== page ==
What has become more terrifying than saving up for college? Paying for childcare. There are different strategies for different ages, needs, and families. Older kids, for instance, may only need a supervisor to make sure they are doing their homework afterschool and staying out of trouble. Toddlers? They need someone who can run faster than they do!
One way to reduce your child care costs might be to share a Nanny. A shared nanny is someone who may be shared between two or more families (or say an employer). Families with multiple children or children with special needs could face incredible costs. This strategy can be far less expensive compared to some options and fit better with your needs. Sharing a nanny might be just the thing.
This could work in a variety of ways. Let’s say there are three families with five average kids ranging in age from 6 to 12. After school care is needed for all of them for 3-4 hours each, five days a week. The cost of a nanny per hour may be significantly higher, but split in five ways, makes it very affordable for both the parents and profitable enough for the care provider.
There are no education requirements for a nanny. Many will have some CPR or first aid training, and some will be well qualitied and trained workers. And you must think of them as employee workers because you will be paying taxes, in most cases, on the nanny’s salary. You will also need to provide feedback and direction to the nanny to ensure quality care. Talk to your tax accountant to determine what credits may be needed and what types of reporting will be required.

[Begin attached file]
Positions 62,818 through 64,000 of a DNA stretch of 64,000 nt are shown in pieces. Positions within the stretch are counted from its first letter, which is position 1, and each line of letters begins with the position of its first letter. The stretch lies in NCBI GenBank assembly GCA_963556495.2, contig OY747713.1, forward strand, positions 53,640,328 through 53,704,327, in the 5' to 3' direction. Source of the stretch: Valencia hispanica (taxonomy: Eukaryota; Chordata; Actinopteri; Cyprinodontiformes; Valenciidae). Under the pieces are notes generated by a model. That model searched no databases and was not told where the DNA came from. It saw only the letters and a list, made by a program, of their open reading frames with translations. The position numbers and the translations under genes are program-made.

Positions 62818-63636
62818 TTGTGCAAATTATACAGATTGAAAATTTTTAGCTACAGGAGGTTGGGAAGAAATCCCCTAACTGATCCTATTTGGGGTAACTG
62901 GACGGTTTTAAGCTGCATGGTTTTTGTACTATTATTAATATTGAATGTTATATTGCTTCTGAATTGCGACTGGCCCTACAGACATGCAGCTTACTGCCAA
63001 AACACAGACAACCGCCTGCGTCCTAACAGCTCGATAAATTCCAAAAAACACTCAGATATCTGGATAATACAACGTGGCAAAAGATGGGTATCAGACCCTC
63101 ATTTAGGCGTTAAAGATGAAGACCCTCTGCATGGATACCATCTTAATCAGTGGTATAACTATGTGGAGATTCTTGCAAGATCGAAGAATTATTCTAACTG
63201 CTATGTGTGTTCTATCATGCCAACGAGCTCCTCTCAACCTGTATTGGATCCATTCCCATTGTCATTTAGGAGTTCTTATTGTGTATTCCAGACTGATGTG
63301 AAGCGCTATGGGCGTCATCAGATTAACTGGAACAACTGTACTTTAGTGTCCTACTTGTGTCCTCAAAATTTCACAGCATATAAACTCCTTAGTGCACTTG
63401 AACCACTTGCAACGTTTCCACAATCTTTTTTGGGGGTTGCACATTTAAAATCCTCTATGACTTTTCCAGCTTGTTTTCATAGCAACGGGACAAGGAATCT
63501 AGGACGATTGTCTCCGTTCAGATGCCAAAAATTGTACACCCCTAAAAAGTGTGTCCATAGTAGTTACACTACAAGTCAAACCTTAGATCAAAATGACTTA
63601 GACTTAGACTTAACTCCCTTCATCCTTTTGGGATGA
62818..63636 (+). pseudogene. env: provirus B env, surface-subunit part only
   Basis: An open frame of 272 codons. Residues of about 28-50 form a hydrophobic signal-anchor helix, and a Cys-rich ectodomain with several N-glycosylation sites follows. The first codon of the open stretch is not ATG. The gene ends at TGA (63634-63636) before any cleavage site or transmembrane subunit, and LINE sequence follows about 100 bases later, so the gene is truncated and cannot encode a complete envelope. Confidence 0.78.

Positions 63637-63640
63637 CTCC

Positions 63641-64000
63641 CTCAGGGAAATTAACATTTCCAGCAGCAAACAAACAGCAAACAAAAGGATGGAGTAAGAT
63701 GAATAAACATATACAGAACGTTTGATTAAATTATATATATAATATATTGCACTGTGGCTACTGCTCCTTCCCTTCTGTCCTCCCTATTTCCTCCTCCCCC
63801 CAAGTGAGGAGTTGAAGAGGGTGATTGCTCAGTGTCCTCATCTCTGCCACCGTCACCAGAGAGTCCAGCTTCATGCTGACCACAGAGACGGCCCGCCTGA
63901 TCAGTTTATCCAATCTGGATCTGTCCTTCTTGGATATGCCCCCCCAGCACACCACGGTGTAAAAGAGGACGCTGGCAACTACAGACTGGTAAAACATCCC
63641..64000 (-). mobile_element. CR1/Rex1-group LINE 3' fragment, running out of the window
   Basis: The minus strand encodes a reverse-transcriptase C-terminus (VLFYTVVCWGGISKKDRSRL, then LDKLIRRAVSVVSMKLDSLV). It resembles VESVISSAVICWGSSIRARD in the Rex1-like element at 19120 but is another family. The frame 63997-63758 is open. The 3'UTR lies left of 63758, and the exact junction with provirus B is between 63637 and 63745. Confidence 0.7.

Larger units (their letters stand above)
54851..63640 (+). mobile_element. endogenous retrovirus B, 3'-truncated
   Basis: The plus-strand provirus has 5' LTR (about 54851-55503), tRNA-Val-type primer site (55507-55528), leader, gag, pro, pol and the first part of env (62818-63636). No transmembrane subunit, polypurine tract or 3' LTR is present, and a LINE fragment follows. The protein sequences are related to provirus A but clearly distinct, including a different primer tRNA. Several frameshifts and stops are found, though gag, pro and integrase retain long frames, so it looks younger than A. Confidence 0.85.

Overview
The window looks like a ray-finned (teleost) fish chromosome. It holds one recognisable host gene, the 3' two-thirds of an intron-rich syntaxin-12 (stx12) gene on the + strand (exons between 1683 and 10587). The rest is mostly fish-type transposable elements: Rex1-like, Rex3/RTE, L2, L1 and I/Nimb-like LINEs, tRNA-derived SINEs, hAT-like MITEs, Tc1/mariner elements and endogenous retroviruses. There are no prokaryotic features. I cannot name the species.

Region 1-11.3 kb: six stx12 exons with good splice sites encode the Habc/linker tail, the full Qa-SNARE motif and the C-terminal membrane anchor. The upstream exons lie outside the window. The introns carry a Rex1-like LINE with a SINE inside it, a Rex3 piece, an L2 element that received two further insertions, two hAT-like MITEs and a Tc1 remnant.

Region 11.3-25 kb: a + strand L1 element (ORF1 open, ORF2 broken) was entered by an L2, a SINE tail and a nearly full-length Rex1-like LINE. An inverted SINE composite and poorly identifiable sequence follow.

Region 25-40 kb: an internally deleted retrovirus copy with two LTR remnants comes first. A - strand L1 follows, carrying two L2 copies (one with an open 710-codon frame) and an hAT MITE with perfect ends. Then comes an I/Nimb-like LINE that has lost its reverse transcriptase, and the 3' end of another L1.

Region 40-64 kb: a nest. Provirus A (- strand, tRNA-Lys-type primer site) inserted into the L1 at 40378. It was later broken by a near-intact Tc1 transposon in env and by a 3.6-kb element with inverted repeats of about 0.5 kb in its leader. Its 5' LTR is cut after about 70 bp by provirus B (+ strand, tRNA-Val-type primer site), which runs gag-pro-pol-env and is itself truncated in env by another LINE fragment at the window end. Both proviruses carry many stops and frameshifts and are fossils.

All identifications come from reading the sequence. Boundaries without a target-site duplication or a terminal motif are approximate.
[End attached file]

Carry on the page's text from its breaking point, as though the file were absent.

There would need to be some agreement for times when there are less than five kids, whose house the kids might be in, backup care, other expectations of the nanny. There will also be some negotiations related to sickness (for the nanny and their wards) and personal days, extended hours (running late or overtime), special services (such as medication, sick children, food, transportation, television, gaming, etc.).
There even may be some opportunity for evening or care on a non-school day. Some nannies may be willing to travel with the family. This can be fun for both the family and the nanny, and give already overworked parents a little bit of respite. Be very clear about expectations (like helping with the meals or chores), work hours, expenditures (such as bus fair, airplane tickets, etc.), and free time.
In the end, you may need to try out a couple of different people/strategies before you find a great match for your family or pod of families sharing a nanny. Do a background check and ask for references. Do your best, know that decisions are rarely permanent.
Daycare versus Nanny Pros and Cons (https://www.verywellfamily.com/daycare-vs-nanny-pros-and-cons-4126425)
Finding Day Care Guide (https://www.care.com/c/guides/child-care-guide/finding-day-care-guide/)
Quality childcare is critical to business retention and expansion (BRE). What do you do when you can't find it and lose scarce talent when it is not readily available to your employees? Maybe there is a different way to think about the problem and help on the way.